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. Rice warns Iran of 'punitive measures' over nuclear drive
ABU DHABI, July 21 (AFP) Jul 21, 2008
US Secretary of State Condoleezza Rice met Arab allies in the United Arab Emirates on Monday after warning Iran of "punitive measures" if it does not respond seriously in two weeks to an international incentive to freeze sensitive nuclear work.

Rice sought to tighten the screws on Tehran after taking the unprecedented step of sending a top aide to meet Iran's chief negotiator Saeed Jalili at international talks in Geneva on Saturday.

Rice, in Abu Dhabi at the start of an Asian tour, was due to be briefed on the talks by Undersecretary of State William Burns.

Washington had hitherto refused to sit with Tehran on nuclear talks until Iran stopped enriching uranium.

The meeting sent a "very strong message to the Iranians that they can't go and stall... and that they have to make a decision," Rice told reporters en route to Abu Dhabi.

"It clarifies Iran's choices and we will see what Iran does in two weeks. But I think the diplomatic process now has a kind of new energy in it."

The White House later said it expected Iran to reject the incentives package.

"It is the position of the P5-plus-one that Iran should suspend its uranium enrichment, that we provided a very generous incentives package that they apparently are going to miss an opportunity to accept," said spokeswoman Dana Perino of the five permanent UN Security Council members and Germany.

Rice "agreed with the other members to allow Iran to have two more weeks but after that I think that Iran could be looking at, is possibly looking at, additional sanctions," she said.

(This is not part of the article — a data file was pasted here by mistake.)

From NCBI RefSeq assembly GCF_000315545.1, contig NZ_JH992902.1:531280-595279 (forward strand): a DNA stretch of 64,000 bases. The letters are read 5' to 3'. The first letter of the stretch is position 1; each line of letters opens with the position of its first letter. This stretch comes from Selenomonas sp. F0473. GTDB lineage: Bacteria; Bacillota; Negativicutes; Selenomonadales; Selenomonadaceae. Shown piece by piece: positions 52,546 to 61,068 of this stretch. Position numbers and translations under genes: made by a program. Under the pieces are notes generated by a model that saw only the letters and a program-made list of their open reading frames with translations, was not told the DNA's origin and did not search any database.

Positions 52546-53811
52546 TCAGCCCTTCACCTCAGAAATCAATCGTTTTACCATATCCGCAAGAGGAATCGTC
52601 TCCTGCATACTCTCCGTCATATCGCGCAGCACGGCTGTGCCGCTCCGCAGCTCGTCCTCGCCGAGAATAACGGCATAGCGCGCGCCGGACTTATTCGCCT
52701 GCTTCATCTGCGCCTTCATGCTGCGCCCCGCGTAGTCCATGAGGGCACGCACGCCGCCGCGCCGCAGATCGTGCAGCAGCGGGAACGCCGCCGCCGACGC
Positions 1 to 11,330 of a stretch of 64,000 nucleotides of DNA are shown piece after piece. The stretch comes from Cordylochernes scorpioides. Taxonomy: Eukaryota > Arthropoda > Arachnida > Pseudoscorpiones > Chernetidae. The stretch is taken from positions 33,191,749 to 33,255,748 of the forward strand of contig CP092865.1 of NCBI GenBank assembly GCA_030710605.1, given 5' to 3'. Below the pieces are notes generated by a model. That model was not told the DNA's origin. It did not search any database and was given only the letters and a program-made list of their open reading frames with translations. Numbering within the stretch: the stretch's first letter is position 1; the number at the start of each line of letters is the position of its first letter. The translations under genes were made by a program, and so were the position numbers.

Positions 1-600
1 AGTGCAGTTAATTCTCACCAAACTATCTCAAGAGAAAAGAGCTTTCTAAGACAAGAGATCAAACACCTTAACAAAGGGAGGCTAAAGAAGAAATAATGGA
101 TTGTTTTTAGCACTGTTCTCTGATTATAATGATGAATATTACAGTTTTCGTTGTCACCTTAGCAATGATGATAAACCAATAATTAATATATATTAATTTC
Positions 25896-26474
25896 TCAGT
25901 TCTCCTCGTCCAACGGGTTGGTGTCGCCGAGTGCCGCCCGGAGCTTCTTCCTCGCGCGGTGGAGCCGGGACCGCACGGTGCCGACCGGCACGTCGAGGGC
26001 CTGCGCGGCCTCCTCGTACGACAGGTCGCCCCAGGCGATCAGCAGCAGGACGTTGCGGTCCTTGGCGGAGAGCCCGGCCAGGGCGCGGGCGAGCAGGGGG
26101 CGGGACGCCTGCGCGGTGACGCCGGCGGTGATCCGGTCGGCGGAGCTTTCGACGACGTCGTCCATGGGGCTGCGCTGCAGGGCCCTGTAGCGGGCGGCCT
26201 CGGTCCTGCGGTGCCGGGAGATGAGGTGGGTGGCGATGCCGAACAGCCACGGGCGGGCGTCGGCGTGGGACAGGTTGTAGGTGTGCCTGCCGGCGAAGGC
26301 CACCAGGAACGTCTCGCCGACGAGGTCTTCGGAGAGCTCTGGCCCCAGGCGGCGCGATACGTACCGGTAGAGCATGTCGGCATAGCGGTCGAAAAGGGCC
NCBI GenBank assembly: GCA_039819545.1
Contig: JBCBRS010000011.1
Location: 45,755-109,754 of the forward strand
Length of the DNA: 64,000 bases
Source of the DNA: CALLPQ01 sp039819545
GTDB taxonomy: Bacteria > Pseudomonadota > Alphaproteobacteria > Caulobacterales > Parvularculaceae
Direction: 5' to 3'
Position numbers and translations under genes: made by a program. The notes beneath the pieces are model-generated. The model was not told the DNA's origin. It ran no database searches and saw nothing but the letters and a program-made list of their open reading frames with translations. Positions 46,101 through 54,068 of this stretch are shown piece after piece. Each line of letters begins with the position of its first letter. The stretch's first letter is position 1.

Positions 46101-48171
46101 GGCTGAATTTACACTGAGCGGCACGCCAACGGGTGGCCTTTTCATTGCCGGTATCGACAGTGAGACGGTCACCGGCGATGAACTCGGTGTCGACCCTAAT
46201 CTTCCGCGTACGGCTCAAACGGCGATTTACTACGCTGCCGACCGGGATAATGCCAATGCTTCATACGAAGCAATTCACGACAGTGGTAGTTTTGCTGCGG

The six world powers have offered to start pre-negotiations during which Tehran would add no more uranium-enriching centrifuges and in return face no further sanctions -- the so-called "freeze-for-freeze" approach.

"We expected to hear an answer from the Iranians, but as has been the case so many times with the Iranians what came through was not serious," Rice said, accusing Tehran of "small talk" and "meandering."

British Prime Minister Gordon Brown echoed Rice's warning in an address to the Israeli parliament.

Jalili insisted on Monday that the issue of halting enrichment had not even been raised.

But Iranian Deputy Foreign Minister Ali Reza Sheikh Attar said that Tehran "will respond to every positive step of Washington with a similar response."

Rice said diplomacy offered the possibility of both negotiations and the "possibility of punitive measures."

"And we are in the strongest possible position to demonstrate that if Iran doesn't act, then it's time to go back to that track."

She was referring to the Security Council, which has so far imposed three sets of sanctions on Iran.

Rice said she did not expect any "imminent action" as August is a slow month at the council, but expected work to begin soon afterwards on drafting another round of "punitive measures."

The showdown has stirred fears of Israeli or even US military strikes against Iran, as US President George W. Bush has insisted Washington would keep all options on the table. It has also sent oil prices spiralling upward.

Rice said Burns's presence in Geneva helped strengthen diplomacy involving the five permanent Security Council members -- the United States, Russia, China, France and Britain -- and Germany.

The United States has in the past met resistance for tougher sanctions from Russia and China, which have strong economic ties with Iran.

Rice briefed Abu Dhabi Crown Prince Sheikh Mohammad bin Zayed al-Nahayan on the Geneva talks and discussions on the Iranian nuclear file, the UAE's offical WAM news agency reported.

She also met foreign ministers and senior officials from other Arab allies.

Iraqi Foreign Minister Hoshyar Zebari was on hand for the meeting of the "GCC+3" bringing together the six members of the Gulf Cooperation Council, Egypt, Jordan and Iraq.

Rice said the discussions would cover the Middle East peace process, Lebanon, Syria, Iran, Iraq and Afghanistan.

WAM said Abu Dhabi's crown prince, whose country has strong economic links with Iran despite a territorial row, called for "diplomatic solutions" to the region's problems -- a position in line with repeated calls by Arab states in the Gulf for a negotiated settlement to the Iranian nuclear crisis.

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